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CSS Layouts: Understanding the Differences Between Grid, Flex, and Float

Photo by Hal Gatewood on Unsplash

To achieve a variety of web layouts, you might set the CSS display:property of a parent element to flex or grid or use the float property. Choose wisely. Each layout technique has its pros and cons as well as ideal use case scenarios.


With grid, it’s easy to set up an entire layout design system for your website. On a macro scale, you’ll have your styling up and running in no time. Layouts may be nested within other layouts and grid also allows you to create extremely complex arrangements with precision. Grid isn’t best for quick centering or placing an image within a larger text article. These types of layouts are best handled through other methods.


Flex includes many sub properties that can be especially useful. For example, flex-grow and flex-shrink allow columns to change width and proportion depending on the user’s view. justify-content allows for evenly spaced items or perfect centering. This is a great tool to let smaller UI elements look their best on any device. Unfortunately if you want to layout larger elements on the page, you would probably want to add margins and then do a little math to make sure it looks the way you want it to look. That can take time. In addition, each section of your design must be a row with a separate flex tag on it. This rules out using flex for more complexly designed grid systems. However, it is actually because of the separate tagging that flex is seen in many frameworks and design systems.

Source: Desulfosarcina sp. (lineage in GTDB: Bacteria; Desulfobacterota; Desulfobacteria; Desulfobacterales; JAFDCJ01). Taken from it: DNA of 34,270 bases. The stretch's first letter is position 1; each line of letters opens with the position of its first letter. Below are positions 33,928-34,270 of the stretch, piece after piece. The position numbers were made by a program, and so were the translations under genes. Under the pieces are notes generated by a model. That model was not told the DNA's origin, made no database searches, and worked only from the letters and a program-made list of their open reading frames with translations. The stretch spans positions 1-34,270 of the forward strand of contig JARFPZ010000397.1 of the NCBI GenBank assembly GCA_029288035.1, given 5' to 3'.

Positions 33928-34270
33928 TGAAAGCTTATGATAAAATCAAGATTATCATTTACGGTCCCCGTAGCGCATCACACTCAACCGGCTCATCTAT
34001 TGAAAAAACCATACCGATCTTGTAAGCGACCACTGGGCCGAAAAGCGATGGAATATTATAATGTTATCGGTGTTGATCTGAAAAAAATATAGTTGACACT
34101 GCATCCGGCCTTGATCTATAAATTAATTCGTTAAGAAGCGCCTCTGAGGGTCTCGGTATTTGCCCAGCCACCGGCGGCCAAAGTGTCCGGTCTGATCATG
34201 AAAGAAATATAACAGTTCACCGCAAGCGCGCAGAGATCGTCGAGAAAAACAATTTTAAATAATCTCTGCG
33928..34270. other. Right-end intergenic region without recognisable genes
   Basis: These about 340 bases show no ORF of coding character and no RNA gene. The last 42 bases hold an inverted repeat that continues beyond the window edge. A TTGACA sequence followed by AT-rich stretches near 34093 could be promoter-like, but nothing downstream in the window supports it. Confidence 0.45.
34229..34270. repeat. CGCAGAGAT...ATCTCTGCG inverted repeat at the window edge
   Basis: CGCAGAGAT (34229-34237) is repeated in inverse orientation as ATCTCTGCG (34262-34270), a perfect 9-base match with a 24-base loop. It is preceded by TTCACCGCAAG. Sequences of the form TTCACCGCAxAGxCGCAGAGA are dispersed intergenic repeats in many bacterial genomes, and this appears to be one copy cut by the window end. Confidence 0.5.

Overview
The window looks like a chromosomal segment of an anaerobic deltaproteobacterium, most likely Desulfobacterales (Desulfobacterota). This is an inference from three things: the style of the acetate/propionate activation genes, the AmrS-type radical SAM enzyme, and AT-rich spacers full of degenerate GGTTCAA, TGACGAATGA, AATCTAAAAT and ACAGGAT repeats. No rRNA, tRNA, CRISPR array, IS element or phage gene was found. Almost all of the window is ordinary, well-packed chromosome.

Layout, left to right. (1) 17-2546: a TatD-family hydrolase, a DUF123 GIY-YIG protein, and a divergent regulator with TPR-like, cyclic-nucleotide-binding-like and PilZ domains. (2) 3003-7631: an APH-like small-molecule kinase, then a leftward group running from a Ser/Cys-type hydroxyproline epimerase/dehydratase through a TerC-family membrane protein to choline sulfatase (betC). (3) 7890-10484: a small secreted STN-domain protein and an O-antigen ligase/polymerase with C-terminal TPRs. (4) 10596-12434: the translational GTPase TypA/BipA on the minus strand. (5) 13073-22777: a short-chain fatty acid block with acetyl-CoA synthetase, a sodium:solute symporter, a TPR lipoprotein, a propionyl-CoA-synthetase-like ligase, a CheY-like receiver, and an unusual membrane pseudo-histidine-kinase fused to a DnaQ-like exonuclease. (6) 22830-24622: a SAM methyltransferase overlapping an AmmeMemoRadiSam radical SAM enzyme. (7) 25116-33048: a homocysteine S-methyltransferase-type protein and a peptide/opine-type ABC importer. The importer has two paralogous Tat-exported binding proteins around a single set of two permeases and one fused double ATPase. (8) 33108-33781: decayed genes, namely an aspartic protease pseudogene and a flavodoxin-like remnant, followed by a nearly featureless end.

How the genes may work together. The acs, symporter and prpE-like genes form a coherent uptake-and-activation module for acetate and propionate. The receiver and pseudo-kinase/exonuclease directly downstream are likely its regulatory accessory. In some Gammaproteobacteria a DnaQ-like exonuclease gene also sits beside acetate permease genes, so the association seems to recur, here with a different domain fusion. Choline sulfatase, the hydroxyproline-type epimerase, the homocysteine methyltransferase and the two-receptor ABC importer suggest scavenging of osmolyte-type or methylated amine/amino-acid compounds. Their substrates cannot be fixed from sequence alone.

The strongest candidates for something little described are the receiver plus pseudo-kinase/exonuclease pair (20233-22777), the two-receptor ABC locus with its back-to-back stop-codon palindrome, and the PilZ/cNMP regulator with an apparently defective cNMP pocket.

Float & Clear

Float & Clear is familiar. This is a great way to set an image within a larger text article.

However, it’s not a very practical way to set up an entire web page layout. If you’re not careful, it can get buggy pretty quickly, and it’s a little bit of a mess trying to clean it up. This layout method just doesn’t have as many built-in properties as Grid or Flex and cannot create complex layouts.

What’s Best?

My definition of best would be the layout method that requires the least amount of lines in css to achieve the most complex layout. Grid definitely wins. Its syntax is efficient and makes sense. However, I think there’s a place for all the layout methods, and they can and should be combined where necessary. When creating a custom HTML/CSS website, I recommend using grid to layout your site, float to add that image to your blog post, and flex to get that tiny pop-up UI element looking fantastic!

Citation: This article was originally written for DGMDE20 at Harvard Extension School. Check out the awesome classes you can take: